The Dow finished solidly lower Monday, and the broader market ended mixed for the major U.S. stock benchmarks, as investors mulled hurdles to restarting the economy.
How did major indexes fare?
The Dow Jones Industrial Average /zigman2/quotes/210598065/realtime DJIA +0.44% shed 109.33 points, or 0.5%, to end at 24,221.99. The S&P 500 index /zigman2/quotes/210599714/realtime SPX +0.77% gained less than a point to close at 2,930.19. The Nasdaq Composite /zigman2/quotes/210598365/realtime COMP +1.49% advanced 71.02 points, or 0.8%, to finish at 9,192.34.
Stocks posted back-to-back gains Thursday and Friday that left the Dow up 2.6% for the week at 24,331.32, while the S&P 500 saw weekly rise of 3.5% to 2,929.80. The Nasdaq Composite jumped 6% last week to 9,121.32.
Equities have bounced back strongly after the S&P 500 dropped by roughly a third from a February record high through March 23. Monday’s close left the Dow 18% below its all-time finish, while the S&P 500 is 13.5% below its record close and the Nasdaq was 6.4% away from its record finish.
What drove the market?
The S&P 500 and Nasdaq booked three consecutive sessions of gains Monday, while the Dow snapped a two-day win streak, as investors braced for a bumpy road to reopening the U.S. economy amid the pandemic, which in April claimed more than 20 million jobs and pushed the unemployment rate to 14.7%.
“In the near-term, are we set up for some disappointment? Sure, especially as we struggle with how to reopen parts of the economy again,” said Brian Levitt, global market strategist for Invesco, in an interview with MarketWatch.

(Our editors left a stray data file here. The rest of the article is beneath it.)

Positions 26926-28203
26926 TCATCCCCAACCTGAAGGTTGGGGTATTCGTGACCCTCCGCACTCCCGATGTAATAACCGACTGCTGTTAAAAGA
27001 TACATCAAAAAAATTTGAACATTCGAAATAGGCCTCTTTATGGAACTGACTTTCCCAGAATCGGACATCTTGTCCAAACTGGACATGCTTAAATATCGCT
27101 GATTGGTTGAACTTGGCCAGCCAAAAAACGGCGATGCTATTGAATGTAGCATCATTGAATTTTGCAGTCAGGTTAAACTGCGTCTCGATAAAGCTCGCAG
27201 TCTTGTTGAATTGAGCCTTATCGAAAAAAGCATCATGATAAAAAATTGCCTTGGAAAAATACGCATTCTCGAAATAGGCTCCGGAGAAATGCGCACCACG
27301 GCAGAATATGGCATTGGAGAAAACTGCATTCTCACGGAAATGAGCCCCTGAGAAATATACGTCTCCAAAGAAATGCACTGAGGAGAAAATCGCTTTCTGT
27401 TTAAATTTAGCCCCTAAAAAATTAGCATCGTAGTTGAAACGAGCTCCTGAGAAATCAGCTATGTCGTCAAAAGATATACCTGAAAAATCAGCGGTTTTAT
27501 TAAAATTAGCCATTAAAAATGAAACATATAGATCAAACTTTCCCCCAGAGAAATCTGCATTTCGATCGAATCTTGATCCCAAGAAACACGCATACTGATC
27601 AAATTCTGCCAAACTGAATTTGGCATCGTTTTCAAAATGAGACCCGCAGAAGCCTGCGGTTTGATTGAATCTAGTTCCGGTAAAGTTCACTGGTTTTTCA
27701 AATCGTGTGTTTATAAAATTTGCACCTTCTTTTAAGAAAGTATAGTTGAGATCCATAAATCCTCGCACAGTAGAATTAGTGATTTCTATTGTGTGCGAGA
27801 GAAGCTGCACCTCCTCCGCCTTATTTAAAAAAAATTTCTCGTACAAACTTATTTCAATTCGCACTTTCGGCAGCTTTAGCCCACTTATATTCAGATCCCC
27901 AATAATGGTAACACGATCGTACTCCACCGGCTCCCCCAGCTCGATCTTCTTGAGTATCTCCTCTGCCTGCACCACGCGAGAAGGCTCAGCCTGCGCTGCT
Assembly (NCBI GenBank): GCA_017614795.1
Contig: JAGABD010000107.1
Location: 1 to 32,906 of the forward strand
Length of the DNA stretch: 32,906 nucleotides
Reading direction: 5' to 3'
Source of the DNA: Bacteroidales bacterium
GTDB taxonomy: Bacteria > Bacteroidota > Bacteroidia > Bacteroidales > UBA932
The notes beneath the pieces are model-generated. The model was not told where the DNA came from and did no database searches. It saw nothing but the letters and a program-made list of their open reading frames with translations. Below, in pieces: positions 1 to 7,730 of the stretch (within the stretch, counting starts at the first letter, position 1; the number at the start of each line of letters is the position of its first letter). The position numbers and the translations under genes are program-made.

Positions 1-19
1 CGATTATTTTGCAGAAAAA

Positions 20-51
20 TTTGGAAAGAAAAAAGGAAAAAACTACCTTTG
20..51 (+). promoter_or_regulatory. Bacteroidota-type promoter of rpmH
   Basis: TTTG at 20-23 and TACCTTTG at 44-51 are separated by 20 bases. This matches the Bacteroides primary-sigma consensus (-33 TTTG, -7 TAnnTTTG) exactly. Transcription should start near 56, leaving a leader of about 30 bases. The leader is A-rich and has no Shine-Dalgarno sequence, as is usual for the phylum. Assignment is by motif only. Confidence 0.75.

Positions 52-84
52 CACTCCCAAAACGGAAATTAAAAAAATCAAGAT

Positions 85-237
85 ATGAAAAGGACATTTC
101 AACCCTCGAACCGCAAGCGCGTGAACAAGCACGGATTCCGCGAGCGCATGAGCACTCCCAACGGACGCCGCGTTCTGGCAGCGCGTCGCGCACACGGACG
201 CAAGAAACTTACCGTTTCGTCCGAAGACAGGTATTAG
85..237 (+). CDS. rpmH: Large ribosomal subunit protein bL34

Hopes that growth in the U.S. will rebound swiftly have been fueled by a slowdown in the rate of COVID-19 infections and efforts toward easing coronavirus-related social restrictions in parts of the country. Although there are some concerns that stock gains have been led by big-tech companies that benefit from stay-at-home orders, rather than sectors like financial stocks that typically lead in a recovery.
Randal Quarles, the Federal Reserve’s vice chairman for banking supervision, said the central bank will use all of its financial firepower to protect the U.S. banking system from the coronavirus crisis, while underscoring that banking organizations aren’t currently a source of strain, even though families and businesses struggle to pay their bills.
The continued rise in infections in some states and cities also could cast doubt on the recovery under foot. In addition, a hasty reopening that leads to second wave of infections, is another scenario unnerving investors.
Another wild card is whether policy makers will continue to attempt to easy economic fallout from the pandemic.
BlackRock Investment Institute expects growth to be lower “as long as authorities deliver an overwhelming fiscal and monetary policy response to bridge businesses and households through the shock,” wrote Jean Boivin, head of the investment institute, and his team.
“The main risk to our view: The decisive policy response is not delivered in a successful and timely fashion, causing lasting damage to the economy,” BlackRock said.
Bullish investors point to a ramp up in federal spending aimed at cushioning the economy as a catalyst for a recovery. Even more so, investors have argued that efforts by the Federal Reserve to backstop lending and ensure market functioning have fueled the rebound in U.S. stocks and parts of the debt markets.
Treasury Secretary Steven Mnuchin said it may take a couple of weeks before new spending bills were announced. But he also said the administration was unfazed by spending $3 trillion to help shore up the economy, in an interview with CNBC on Monday.